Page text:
Pasi Sahlberg, renowned Finnish educator, who introduced the world to Finnish education, outlines in this compact book, four lessons of Finnish education that can be useful to all educators - making recess the right of the child, using small data, a commitment to equity, and avoiding myths about Finnish education.
He has been described as a ‘guru’ by Professor John Hattie. No matter what you think of him, Pasi Sahlberg definitely has some helpful insights into education globally. His experience as a teacher and then system leader in Finland, alongside his international work means that people sit up and take notice when he speaks.
When I began reading ‘The Heart of Education’ I was unaware of the extensive leadership experience and influence of Rod West. Like many others, I knew that he had been headmaster of Trinity Grammar School for 20 years. What I discovered, as I read Rod’s life story, was that he was an inspirational teacher and headmaster whose faith was pre-eminent in every aspect of his life. He transformed several schools as he concentrated on relationships with staff and students rather than the process of education. Under Rod’s stewardship 33 teachers have become headmasters.
The combination of these two words has fascinated me for some years. And after meeting Jamie Smith and reading “Desiring the Kingdom” I became hooked on what seemed an obvious proposition: that every teacher whether they recognised it or not, was contributing to the moral, spiritual, social and cultural formation of their students. Jamie’s focus on rituals and liturgy as outcomes of the process made a lot of sense.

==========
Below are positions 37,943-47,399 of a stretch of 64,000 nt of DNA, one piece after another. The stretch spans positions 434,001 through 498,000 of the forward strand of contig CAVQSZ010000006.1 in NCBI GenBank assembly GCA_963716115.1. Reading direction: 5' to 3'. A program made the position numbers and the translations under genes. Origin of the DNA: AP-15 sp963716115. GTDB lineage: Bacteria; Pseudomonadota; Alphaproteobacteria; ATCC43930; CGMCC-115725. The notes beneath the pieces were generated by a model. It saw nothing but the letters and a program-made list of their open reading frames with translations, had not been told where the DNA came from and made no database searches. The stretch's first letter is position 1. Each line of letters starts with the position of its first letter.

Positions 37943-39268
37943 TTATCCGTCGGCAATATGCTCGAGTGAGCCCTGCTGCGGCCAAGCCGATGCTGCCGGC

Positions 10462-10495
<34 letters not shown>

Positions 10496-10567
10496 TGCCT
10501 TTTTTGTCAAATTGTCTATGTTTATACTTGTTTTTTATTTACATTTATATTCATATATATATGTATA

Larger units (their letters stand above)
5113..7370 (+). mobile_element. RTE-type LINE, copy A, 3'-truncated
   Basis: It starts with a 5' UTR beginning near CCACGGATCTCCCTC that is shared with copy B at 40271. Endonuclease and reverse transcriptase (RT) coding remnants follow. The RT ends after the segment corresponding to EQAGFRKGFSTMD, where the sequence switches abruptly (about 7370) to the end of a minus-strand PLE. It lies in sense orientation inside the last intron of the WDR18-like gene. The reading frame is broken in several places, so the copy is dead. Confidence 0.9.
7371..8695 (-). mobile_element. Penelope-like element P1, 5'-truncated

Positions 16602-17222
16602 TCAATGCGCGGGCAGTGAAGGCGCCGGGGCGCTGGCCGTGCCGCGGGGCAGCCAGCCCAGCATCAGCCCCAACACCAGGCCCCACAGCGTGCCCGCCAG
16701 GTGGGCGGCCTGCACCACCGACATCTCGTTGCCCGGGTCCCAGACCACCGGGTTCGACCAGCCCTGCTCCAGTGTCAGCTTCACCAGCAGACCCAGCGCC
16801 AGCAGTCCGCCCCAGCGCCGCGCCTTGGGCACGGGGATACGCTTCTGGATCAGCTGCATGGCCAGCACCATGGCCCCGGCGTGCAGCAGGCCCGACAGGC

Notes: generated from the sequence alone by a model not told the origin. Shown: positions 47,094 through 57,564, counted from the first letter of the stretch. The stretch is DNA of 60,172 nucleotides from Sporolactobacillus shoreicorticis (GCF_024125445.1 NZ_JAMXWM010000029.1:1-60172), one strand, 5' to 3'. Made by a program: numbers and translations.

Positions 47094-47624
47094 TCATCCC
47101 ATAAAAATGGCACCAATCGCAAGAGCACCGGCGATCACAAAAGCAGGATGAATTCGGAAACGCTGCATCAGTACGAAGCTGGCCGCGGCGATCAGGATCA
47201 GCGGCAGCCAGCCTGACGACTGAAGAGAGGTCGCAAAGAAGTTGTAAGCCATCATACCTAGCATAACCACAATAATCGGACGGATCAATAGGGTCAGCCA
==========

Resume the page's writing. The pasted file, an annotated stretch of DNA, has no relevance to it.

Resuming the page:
Around the world educators and philanthropists, for a multiplicity of reasons, seem to be taking a fresh interest in devoting time and resources to what is variously called ‘character development,’ ‘character education’ or ‘positive psychology.’ In the United Kingdom, the wealthy businessman, Sir John Templeton has declared that character, and specifically its neglect, is the number one issue of our age. A society that is not grounded in deep values, that doesn’t know who are its heroes and which lacks commitment to the common good, is one that is failing. Such we have become.’
What an amazing opportunity schools have, to build into the men and women of tomorrow. To speak into their character development and to equip them with the skills and tools to think and to contribute. To hold out to them the existence of ‘truth’, and training in the tools to pursue and find it. At a time when our culture is moving quickly towards uncertainty and relativity, a place where there is no one truth, but many truths, we have a great responsibility.
In February 2012, Anglican EdComm, acting on behalf of the Diocese of Sydney, urged the Parliamentary Inquiry into the Education Amendment (Ethics Classes Repeal) Bill, to commission an external review of the teaching of Special Religious Education (Scripture) and Special Education in Ethics in government schools in New South Wales. There was vocal opposition from some members of the Committee but the Government bought the idea and ARTD Consultants were given the task.
“After that generation died, another generation grew up who did not acknowledge the Lord or remember the mighty things He had done…” Judges 2:10